investments for money from America into in the in the way that Ethiopia is the primary strategic partner of the United States in a military sense you could make the argument that Kenya is the primary economic partner of the United States. In the region even though economic issues didn't define the conversations that this White House meeting because security trumps money in this specific instance without the kind of security you don't get the kind of money you want. Is Moyes reasoning security trumps money. A very significant statement given the fact that just this past Sunday was World AIDS Day and we're talking about the pandemic that is having a devastating effect in Africa more than any other continent in the world so far. Yet that does not seem to be at the top of the agenda outside of Secretary of State Powell making a few remarks about it. It seems to be escaping the notice of the administration and much of the country.
That's right. The administration is intent on continuing to emphasize terrorism as a global threat a threat that requires global cooperation when in fact the HIV AIDS pandemic is the single largest global threat right now to any human security anywhere. It's killing more people it's undermining more societies and devastating more economies and creating more instability in the world than any other single threat. And even Secretary Powell has now adopted the position of AIDS activists which is that AIDS is more important than the war on terrorism. But rhetoric is not resources. And the United States is still willing to put up the resources necessary to defeat the AIDS pandemic which in fact is possible. The point you raise though is why. And it's the key point. How come African heads of states come to the United States and don't have their own agenda. They simply yield to the agenda of the United States. Ethiopia is one of the countries that in a recent report issued by the National Intelligence Council the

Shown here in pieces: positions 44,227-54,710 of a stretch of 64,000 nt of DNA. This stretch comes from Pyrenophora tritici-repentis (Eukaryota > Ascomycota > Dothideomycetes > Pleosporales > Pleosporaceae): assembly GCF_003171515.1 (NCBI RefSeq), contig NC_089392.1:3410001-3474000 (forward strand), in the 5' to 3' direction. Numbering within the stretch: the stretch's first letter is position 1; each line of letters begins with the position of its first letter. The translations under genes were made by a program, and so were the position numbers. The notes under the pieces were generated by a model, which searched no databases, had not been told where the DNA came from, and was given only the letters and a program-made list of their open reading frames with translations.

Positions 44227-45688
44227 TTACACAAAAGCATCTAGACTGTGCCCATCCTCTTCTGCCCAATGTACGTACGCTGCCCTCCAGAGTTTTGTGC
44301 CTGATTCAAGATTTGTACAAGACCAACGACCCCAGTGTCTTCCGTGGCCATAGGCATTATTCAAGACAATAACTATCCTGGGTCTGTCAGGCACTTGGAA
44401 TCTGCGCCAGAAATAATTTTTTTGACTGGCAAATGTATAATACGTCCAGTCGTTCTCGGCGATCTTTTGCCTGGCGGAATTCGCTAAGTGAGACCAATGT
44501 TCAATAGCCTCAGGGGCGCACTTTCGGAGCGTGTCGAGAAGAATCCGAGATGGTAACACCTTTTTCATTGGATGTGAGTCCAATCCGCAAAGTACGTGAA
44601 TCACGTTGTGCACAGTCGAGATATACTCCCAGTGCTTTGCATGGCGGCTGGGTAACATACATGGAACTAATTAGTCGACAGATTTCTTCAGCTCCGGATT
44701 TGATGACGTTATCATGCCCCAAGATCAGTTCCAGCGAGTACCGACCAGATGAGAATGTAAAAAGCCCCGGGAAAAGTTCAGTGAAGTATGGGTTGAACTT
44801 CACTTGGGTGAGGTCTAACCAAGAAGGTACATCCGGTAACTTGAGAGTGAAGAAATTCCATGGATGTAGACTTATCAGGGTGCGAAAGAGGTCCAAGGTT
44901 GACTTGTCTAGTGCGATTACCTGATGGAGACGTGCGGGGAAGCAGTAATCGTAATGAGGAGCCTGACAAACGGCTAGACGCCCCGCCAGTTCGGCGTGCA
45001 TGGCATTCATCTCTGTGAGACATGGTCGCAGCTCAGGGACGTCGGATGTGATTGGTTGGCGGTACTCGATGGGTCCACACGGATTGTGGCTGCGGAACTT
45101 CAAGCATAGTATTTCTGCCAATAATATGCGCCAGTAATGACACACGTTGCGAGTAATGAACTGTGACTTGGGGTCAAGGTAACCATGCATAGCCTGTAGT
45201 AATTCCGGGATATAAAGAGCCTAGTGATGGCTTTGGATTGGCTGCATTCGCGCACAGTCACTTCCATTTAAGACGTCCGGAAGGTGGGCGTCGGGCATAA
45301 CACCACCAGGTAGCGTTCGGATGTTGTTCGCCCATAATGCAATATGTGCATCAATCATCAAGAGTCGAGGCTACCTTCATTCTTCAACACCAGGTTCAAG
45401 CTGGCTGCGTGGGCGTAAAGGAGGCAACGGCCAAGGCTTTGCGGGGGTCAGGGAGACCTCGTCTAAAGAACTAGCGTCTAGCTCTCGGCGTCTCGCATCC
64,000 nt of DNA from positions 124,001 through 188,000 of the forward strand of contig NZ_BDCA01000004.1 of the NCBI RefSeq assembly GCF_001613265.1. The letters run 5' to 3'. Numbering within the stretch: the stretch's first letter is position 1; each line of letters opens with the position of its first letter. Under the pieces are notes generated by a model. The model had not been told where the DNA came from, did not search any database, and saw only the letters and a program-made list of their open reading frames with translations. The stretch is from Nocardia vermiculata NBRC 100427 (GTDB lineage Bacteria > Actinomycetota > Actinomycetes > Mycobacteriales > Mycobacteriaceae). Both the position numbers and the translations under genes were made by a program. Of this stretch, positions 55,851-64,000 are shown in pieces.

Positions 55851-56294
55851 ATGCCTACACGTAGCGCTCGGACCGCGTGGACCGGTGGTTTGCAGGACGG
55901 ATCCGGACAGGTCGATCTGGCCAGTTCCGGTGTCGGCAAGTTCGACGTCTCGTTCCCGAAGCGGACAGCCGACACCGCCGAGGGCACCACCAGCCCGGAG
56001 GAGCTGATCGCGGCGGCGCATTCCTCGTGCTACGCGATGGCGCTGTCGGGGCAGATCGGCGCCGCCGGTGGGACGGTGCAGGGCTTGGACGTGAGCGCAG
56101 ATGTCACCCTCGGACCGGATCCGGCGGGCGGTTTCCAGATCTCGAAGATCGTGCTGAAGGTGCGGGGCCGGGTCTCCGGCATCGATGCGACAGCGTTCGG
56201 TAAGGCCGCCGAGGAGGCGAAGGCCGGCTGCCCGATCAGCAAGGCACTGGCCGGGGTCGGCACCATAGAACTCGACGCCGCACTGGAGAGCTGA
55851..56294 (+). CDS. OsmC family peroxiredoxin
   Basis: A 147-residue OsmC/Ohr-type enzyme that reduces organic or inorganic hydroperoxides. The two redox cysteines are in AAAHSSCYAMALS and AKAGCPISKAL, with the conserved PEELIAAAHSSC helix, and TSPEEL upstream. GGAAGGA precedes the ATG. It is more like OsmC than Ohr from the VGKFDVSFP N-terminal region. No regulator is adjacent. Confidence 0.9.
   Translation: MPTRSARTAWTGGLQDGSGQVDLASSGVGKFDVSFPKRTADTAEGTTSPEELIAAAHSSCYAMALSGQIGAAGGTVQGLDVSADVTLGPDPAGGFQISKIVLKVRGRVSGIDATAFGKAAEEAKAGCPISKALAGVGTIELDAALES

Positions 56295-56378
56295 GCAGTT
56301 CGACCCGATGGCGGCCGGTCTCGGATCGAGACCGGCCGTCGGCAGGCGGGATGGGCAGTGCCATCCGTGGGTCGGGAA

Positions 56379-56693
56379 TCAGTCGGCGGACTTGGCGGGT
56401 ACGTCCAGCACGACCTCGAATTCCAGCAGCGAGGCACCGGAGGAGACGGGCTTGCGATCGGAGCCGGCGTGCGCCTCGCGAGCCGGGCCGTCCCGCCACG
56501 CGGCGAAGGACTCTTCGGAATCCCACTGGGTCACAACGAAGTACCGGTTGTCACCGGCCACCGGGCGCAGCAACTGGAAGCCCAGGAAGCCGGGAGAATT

intelligence community in the United States identifying five key countries where the AIDS pandemic is likely to spread rapidly in the coming decade. And Ethiopia is one of those countries. Nigeria is another in India China and Russia. The other three. But these are five strategic countries because of the size of their populations their armies. And also because of their economies and their you know significant regional powers in each case. And if you ask the residents of those countries what they see as the priority in their minds you probably won't hear Security you probably won't hear terrorism where you might hear Security but a very different kind of security security from hunger. Ethiopia is also facing famine as are a number of countries in southern Africa. You'll hear about security from poverty and impoverishment and this public health pandemic which is the AIDS crisis. So in fact you have African leadership that's not representing the best interests of their own people which brings us to the issue of